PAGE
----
A reward hierarchy was implemented with Lilly to reinforce successful completion of exposures. Cognitive restructuring was utilized to help the youths identify and restructure dysfunctional beliefs related to sounds experienced during exposures and at home (eg, “My family makes these sounds to annoy/aggravate me” was restructured into “This is an opportunity to practice exposures”). As the youth progressed on their treatment hierarchy, family accommodation was reduced in a stepwise fashion. Relapse prevention strategies were addressed in the final sessions.

After treatment, Ariel experienced a large reduction in misophonia symptoms (Table 1). Although still experiencing some symptoms, Ariel stated that she possessed the tools to manage challenging environments and took steps to return to a public education setting. Lilly and her mother also reported a marked reduction in misophonia symptoms after treatment (Table 1). Lilly’s mother stated that Lilly’s symptoms no longer disrupted family functioning and family accommodation was almost nonexistent. While these findings are promising, further research is needed to replicate these results, increase the availability of CBT for misophonia, and clarify the association between misophonia and severe tinnitus.8


1. Schröder A, Vulink N, Denys D. Misophonia: diagnostic criteria for a new psychiatric disorder. PLoS ONE. 2013;8(1):e54706. PubMed doi:10.1371/journal.pone.0054706

2. Wu MS, Lewin AB, Murphy TK, et al. Misophonia: incidence, phenomenology, and clinical correlates in an undergraduate student sample. J Clin Psychol. 2014;70(10):994-1007. PubMed doi:10.1002/jclp.22098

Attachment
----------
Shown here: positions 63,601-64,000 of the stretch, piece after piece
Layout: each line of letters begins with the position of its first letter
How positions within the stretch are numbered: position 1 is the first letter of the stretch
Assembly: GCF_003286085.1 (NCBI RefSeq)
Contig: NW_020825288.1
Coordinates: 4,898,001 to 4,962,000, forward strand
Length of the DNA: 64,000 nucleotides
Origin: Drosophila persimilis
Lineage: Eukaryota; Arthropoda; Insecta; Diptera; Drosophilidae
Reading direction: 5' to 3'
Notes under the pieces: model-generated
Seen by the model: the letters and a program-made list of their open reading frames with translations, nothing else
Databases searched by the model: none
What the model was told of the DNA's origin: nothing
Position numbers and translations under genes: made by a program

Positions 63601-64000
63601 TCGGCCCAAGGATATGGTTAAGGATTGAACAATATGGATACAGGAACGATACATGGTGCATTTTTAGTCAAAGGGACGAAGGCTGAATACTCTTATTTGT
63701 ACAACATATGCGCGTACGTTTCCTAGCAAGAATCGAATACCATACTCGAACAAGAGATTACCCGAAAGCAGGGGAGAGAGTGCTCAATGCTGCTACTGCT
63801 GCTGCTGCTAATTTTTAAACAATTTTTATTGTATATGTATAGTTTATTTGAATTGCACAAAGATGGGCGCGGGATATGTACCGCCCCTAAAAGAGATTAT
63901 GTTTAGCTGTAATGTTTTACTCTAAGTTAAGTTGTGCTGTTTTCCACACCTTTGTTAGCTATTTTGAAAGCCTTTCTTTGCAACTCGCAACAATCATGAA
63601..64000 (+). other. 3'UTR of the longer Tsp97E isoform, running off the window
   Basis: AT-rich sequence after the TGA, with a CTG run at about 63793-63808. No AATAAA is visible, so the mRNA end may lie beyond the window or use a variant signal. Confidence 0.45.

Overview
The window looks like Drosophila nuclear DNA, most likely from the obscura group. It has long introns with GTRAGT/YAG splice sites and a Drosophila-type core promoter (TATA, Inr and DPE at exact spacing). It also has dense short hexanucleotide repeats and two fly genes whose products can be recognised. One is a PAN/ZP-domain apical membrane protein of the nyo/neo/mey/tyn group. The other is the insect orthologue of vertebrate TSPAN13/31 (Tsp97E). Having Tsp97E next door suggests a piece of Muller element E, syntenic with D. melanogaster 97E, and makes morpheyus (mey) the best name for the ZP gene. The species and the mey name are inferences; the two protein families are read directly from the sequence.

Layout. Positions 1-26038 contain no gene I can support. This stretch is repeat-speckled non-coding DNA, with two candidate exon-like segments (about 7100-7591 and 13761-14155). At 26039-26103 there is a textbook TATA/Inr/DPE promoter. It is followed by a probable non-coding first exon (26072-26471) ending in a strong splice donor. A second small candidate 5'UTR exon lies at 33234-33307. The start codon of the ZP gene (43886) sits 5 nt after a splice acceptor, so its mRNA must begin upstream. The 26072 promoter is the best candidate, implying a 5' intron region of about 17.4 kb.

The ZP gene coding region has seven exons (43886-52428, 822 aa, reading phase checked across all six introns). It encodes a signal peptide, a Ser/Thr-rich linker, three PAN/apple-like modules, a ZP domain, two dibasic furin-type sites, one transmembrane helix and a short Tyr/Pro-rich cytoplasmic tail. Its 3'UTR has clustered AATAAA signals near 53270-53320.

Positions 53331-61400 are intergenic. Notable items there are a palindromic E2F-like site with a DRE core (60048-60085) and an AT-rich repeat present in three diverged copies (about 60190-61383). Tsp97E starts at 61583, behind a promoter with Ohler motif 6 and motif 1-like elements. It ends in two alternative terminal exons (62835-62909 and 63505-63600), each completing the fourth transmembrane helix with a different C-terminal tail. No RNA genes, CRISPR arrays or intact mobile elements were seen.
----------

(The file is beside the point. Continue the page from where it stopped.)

3. Neal M, Cavanna AE. Selective sound sensitivity syndrome (misophonia) in a patient with Tourette syndrome. J Neuropsychiatry Clin Neurosci. 2013;25(1):E01. PubMed doi:10.1176/appi.neuropsych.11100235

4. Edelstein M, Brang D, Rouw R, et al. Misophonia: physiological investigations and case descriptions. Front Hum Neurosci. 2013;7:296. PubMed doi:10.3389/fnhum.2013.00296

5. Veale D. A compelling desire for deafness. J Deaf Stud Deaf Educ. 2006;11(3):369-372. PubMed doi:10.1093/deafed/enj043

6. Bernstein RE, Angell KL, Dehle CM. A brief course of cognitive behavioural therapy for the treatment of misophonia: a case example. The Cognitive Behavioural Therapist. 2013;6:e10.

7. Insel TR, Murphy DL, Cohen RM, et al. Obsessive-compulsive disorder: a double-blind trial of clomipramine and clorgyline. Arch Gen Psychiatry. 1983;40(6):605-612. PubMed doi:10.1001/archpsyc.1983.04390010015002</jrn>

8. Møller AR. Misophonia, phonophobia, and “exploding head” syndrome. In: Møller AR, Langguth B, DeRidder D, et al, eds. Textbook of Tinnitus. New York, NY: Springer; 2011. doi:10.1007/978-1-60761-145-5_4

Drug names: lisdexamfetamine (Vyvanse), venlafaxine (Effexor and others).

Corresponding author: Joseph F. McGuire, MA, Department of Psychology, University of South Florida, 4202 E Fowler Ave, PCD 4118G, Tampa, FL 33620 (

Author affiliations: Departments of Psychology and Pediatrics, University of South Florida, Tampa (all authors); Departments of Psychiatry and Behavioral Neurosciences, University of South Florida, Tampa (Dr Storch); Rogers Behavioral Health-Tampa Bay (Dr Storch); and All Children’s Hospital, Johns Hopkins Medicine, Baltimore, Maryland (Dr Storch).

Submitted: June 24, 2014; accepted September 3, 2014.

Potential conflicts of interest: Dr Storch has received grant funding in the last 2 years from the National Institutes of Health, Agency for Healthcare Research and Quality, International OCD Foundation, and Janssen Scientific Affairs; receives textbook honorarium from Springer publishers, American Psychological Association, and Lawrence Erlbaum; has been an educational consultant for Rogers Memorial Hospital; is a consultant for Prophase, Inc and CroNos, Inc; is on the speakers bureau and scientific advisory board for the International OCD Foundation; and receives research support from the All Children’s Hospital Guild Endowed Chair. Mr McGuire and Ms Wu report no relevant disclosures.

Funding/support: None reported.